He was a connoisseur of the finer things, only the finer things didn’t mean expensive. Handmade food with love from family recipes passed down generations. Handmade shoes or knives or suits crafted with painstaking labor and care. Everything made could be an art form to Bourdain.
If you’re around my age or older, you remember Mr. Roger’s Neighborhood and the sense of curiosity and wonder you felt when he would play videos about how things were made. Bourdain captured that for me in a way very few other shows have ever been able to do. I wanted to see the world as he saw it, explore everything, try everything, meet and talk to people, to listen to their stories like he did. Food, life, the world, people—everything was a gift, and we could choose to celebrate that or not. Watching his shows, I know what I wanted.
“If I’m an advocate for anything, it’s to move. As far as you can, as much as you can. Across the ocean, or simply across the river. Walk in someone else’s shoes or at least eat their food. It’s a plus for everybody.”—Parts Unknown
If you watch Parts Unknown from the earliest seasons to now, the evolution in both Bourdain himself and his work unfolds in a truly breathtaking way. Where his show had begun as a way to highlight the beauty of places most Westerners would consider beneath them, it became over the years to represent a form of rebellion against Western patriarchal, colonial, racist, and capitalist structures. He dove head first into places no one else would go and just let the people talk about their struggles. No judgment, no bias, just food and conversation.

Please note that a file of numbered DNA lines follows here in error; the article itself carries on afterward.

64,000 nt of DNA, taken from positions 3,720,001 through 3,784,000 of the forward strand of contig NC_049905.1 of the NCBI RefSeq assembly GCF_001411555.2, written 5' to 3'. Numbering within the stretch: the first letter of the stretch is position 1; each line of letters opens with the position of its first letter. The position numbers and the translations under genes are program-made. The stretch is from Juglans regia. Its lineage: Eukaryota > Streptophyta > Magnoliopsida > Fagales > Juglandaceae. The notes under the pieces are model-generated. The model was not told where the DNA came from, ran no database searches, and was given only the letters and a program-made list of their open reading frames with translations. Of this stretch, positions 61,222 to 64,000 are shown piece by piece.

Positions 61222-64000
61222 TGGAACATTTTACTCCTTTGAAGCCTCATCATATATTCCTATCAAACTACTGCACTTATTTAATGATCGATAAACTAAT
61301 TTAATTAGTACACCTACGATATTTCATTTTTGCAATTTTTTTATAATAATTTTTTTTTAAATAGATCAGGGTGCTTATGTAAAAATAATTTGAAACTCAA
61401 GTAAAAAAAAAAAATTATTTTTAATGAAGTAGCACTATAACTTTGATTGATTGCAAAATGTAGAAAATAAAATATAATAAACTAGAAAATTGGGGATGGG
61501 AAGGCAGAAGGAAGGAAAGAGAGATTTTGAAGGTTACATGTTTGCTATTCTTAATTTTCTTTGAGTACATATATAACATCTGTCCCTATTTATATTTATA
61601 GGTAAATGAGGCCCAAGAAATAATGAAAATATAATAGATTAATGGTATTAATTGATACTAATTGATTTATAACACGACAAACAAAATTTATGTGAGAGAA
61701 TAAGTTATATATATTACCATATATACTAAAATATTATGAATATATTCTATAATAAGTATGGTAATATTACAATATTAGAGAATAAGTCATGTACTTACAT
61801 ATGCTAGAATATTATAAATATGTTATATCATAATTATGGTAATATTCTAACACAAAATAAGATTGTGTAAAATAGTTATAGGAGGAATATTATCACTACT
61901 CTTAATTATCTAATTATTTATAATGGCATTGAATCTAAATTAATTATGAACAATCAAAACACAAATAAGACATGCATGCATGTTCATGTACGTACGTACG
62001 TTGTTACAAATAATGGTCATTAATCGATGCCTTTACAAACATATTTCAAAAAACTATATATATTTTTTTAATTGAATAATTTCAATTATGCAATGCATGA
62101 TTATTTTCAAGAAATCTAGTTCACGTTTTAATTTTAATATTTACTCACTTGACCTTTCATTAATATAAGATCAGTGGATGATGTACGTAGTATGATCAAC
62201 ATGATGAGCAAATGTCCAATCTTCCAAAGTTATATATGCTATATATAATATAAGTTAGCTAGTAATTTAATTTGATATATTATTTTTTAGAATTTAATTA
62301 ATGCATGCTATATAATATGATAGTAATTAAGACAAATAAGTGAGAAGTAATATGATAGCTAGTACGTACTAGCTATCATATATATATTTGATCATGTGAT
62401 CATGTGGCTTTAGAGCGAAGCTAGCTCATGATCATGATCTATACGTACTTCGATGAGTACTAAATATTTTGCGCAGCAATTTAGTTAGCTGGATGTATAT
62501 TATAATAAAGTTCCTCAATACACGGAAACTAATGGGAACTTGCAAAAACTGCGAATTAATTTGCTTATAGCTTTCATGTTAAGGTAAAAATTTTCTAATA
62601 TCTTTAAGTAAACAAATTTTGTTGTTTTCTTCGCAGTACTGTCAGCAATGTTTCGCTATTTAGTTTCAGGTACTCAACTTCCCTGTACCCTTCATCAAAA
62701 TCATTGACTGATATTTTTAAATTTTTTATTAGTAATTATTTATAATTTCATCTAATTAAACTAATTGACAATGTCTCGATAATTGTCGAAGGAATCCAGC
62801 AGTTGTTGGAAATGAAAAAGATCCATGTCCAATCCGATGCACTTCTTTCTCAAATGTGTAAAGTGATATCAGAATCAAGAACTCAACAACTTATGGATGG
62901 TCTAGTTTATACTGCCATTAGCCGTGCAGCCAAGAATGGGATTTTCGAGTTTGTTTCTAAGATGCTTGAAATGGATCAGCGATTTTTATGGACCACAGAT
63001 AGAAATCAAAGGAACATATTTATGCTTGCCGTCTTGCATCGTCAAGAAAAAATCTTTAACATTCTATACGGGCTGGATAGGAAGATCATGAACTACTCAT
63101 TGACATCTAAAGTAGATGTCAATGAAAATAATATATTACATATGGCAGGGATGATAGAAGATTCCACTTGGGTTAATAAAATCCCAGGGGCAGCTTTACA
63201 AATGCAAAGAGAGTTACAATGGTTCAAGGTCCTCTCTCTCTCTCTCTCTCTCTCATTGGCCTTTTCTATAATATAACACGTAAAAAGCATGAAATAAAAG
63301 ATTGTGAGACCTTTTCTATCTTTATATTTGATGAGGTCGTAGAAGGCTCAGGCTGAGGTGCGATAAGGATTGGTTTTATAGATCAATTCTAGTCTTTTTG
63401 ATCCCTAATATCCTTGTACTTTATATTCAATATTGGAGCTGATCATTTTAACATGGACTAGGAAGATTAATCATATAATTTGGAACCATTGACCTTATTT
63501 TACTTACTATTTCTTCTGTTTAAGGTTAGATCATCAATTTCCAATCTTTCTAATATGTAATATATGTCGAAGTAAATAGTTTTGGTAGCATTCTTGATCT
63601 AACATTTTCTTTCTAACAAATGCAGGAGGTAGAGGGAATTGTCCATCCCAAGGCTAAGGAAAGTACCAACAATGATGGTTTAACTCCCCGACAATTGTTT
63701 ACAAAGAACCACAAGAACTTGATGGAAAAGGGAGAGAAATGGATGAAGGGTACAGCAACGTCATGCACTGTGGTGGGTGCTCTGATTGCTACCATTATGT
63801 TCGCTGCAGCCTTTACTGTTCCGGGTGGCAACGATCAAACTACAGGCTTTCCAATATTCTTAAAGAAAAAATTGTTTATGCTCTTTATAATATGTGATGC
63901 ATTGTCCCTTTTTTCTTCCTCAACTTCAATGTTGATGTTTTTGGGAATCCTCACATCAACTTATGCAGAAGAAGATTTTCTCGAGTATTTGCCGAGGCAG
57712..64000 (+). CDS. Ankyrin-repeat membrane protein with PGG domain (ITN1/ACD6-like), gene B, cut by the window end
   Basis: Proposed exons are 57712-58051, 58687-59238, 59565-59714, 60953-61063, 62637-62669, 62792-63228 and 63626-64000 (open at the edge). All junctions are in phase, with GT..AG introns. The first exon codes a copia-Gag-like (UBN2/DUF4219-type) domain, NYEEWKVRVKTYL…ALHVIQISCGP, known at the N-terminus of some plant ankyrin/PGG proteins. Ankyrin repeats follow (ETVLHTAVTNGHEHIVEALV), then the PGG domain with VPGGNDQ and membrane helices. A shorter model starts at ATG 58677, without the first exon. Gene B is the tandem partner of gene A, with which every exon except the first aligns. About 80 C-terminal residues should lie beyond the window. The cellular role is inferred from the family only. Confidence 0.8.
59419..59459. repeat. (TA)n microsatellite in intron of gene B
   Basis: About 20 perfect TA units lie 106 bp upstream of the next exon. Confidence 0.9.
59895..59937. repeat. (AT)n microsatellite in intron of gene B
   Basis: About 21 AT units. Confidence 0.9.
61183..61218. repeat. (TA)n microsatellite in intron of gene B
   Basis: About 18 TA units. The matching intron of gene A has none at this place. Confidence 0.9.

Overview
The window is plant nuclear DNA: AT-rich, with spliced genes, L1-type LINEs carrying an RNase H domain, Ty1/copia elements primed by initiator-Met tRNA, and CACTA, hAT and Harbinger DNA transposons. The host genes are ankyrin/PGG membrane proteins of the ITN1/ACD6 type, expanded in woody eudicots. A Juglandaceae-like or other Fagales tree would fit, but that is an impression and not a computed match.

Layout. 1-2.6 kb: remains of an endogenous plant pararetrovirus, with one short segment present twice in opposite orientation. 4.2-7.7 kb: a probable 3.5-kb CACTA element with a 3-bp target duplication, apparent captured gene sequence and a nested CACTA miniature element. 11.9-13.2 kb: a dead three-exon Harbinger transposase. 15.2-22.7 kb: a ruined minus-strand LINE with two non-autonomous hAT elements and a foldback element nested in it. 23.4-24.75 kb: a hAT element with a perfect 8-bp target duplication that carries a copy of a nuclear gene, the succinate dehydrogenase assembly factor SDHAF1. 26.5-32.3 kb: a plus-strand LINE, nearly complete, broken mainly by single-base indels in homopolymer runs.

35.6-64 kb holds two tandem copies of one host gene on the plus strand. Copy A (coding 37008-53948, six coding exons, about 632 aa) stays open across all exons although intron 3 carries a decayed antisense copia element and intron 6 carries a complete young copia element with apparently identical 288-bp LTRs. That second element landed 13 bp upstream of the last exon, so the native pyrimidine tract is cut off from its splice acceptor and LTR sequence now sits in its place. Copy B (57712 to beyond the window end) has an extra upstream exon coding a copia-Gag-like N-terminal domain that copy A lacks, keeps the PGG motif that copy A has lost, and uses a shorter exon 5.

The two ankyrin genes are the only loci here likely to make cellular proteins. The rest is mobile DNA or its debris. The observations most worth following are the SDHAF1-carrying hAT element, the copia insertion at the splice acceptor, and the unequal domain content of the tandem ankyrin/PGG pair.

He’d go to Puerto Rico and talk about how badly the US has treated them in one breath, then, a few episodes later go to West Virginia and listen to rural white folks’ complaints about coal and lack of jobs. You get the sense he was trying to dismantle bigotry and prejudice one plate of food at a time.
And part of the beauty was, his open, honest demeanor made space for people to open up to him. He was expanding minds and worldviews through cooking and travel. My partner and I don’t watch a lot of TV shows consistently, but we always looked forward to Bourdain. He was irreverent to what deserved it and treated as sacred those things that deserved it. Every human being on his show had dignity, a voice, and agency. He never disrespected cultures who were different and took time to try and help viewers understand what they were seeing from the inside out.
“Travel is about the gorgeous feeling of teetering in the unknown.”—Parts Unknown
I saw so much wonder and joy through Bourdain’s eyes. I also saw tragedy, pain, and suffering. He could cut through bs like butter and never shied away from showing the world how awful human beings could be to each other. And how stupid most of the reasons for being awful were. He fought fear of the Other with knowledge. He sought to increase cultural empathy and humanize everybody.